Published in the local Houston edition of The Epoch Times.
A film about the killing of prisoners of conscience for their organs in China deeply moved attendees at the 2016 Medicine and Religion Conference held the weekend of March 4 in Houston.
Health care practitioners, scholars, religious community leaders, and students were gathered to address questions associated with the theme “Approaching the Sacred: Science, Health, and Practices of Care.”
The event gave a unique platform for diverse perspectives on medical practices with respect to religious traditions. Rather than placing medicine and religion in opposition, experts led discussions on the vulnerability of the doctor–patient relationship, how religion relates to the practice of medicine, and the complementary qualities of both.
The documentary “Hard to Believe” provided a poignant example of how medical practice can become a tool of abuse when not held in check by ethical standards. Currently broadcasting across America on PBS television stations, the film was represented at the conference by Swoop Films PR coordinator Yulia Felton. “Hard To Believe” investigates how tens of thousands of practitioners of the traditional Chinese spiritual discipline of Falun Gong became subject to a campaign of dehumanization by the Communist state. is led to mass imprisonment, abuse and torture.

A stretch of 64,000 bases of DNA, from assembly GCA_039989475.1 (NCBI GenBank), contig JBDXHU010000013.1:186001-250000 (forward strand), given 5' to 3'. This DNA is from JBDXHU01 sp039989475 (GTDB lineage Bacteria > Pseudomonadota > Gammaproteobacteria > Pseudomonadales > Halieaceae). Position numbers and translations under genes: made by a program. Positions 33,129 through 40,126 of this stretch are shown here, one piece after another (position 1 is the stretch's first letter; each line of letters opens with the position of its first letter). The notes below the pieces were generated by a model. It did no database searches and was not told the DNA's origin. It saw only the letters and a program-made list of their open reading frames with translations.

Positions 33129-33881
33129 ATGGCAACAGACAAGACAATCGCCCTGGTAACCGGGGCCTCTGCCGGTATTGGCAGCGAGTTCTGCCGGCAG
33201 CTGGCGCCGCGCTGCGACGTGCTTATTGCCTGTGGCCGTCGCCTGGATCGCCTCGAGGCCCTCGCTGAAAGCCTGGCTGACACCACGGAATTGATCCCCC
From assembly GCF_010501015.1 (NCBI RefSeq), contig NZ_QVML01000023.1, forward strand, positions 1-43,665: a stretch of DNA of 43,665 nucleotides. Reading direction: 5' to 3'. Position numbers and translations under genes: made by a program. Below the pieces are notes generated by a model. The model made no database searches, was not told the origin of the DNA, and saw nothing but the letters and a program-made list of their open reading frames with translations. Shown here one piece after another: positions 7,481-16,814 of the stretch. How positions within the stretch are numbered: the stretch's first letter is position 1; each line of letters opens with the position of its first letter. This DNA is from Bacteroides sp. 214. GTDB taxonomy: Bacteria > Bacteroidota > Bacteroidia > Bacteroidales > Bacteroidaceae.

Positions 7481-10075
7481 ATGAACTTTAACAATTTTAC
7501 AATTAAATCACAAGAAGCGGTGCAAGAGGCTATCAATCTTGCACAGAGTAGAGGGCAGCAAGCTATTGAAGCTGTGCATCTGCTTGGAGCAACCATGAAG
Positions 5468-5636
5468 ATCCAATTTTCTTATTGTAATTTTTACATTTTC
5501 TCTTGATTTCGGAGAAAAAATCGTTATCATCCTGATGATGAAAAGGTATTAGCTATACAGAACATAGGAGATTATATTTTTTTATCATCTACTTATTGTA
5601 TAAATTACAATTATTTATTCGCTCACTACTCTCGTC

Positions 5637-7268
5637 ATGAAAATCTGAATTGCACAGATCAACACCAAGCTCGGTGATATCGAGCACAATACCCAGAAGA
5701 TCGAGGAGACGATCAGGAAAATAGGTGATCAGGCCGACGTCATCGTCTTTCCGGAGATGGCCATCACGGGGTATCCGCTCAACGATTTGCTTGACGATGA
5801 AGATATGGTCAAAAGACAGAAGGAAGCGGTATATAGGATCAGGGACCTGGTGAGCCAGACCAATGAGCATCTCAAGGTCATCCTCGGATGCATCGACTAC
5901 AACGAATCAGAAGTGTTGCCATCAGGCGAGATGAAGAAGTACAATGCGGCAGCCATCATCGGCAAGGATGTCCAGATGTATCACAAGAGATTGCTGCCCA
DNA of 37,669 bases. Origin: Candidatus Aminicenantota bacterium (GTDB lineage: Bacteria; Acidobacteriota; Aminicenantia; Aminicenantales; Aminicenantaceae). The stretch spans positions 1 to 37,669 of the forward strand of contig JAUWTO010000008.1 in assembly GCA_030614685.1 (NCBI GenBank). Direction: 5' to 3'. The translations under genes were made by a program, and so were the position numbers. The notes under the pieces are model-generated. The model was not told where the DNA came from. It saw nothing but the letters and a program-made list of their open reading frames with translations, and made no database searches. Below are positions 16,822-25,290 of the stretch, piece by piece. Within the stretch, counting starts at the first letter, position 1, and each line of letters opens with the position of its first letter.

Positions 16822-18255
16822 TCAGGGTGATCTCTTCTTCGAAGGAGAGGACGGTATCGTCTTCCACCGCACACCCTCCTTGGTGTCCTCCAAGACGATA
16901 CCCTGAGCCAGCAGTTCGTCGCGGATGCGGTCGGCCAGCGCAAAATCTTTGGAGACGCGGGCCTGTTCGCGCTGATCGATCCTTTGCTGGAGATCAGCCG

In prison, practitioners of Falun Gong found they were singled out for blood testing, which the movie reports was a preliminary step to the murder of the practitioners through the harvesting of their organs. Although Chinese authorities won’t publicly disclose the source of thousands of organ transplants each year, international experts and investigators say the murder of prisoners of conscience for their organs is still happening today.
“Many were moved to tears,” said Felton. “Our film in particular resonated with those who offer their support to raise awareness of these crimes through their communities, universities, and hospitals.
“Various international attendees are now ready to spread the word and motivate their local communities to stop these horrific crimes,” she said. “[It was] a truly inspiring conference.”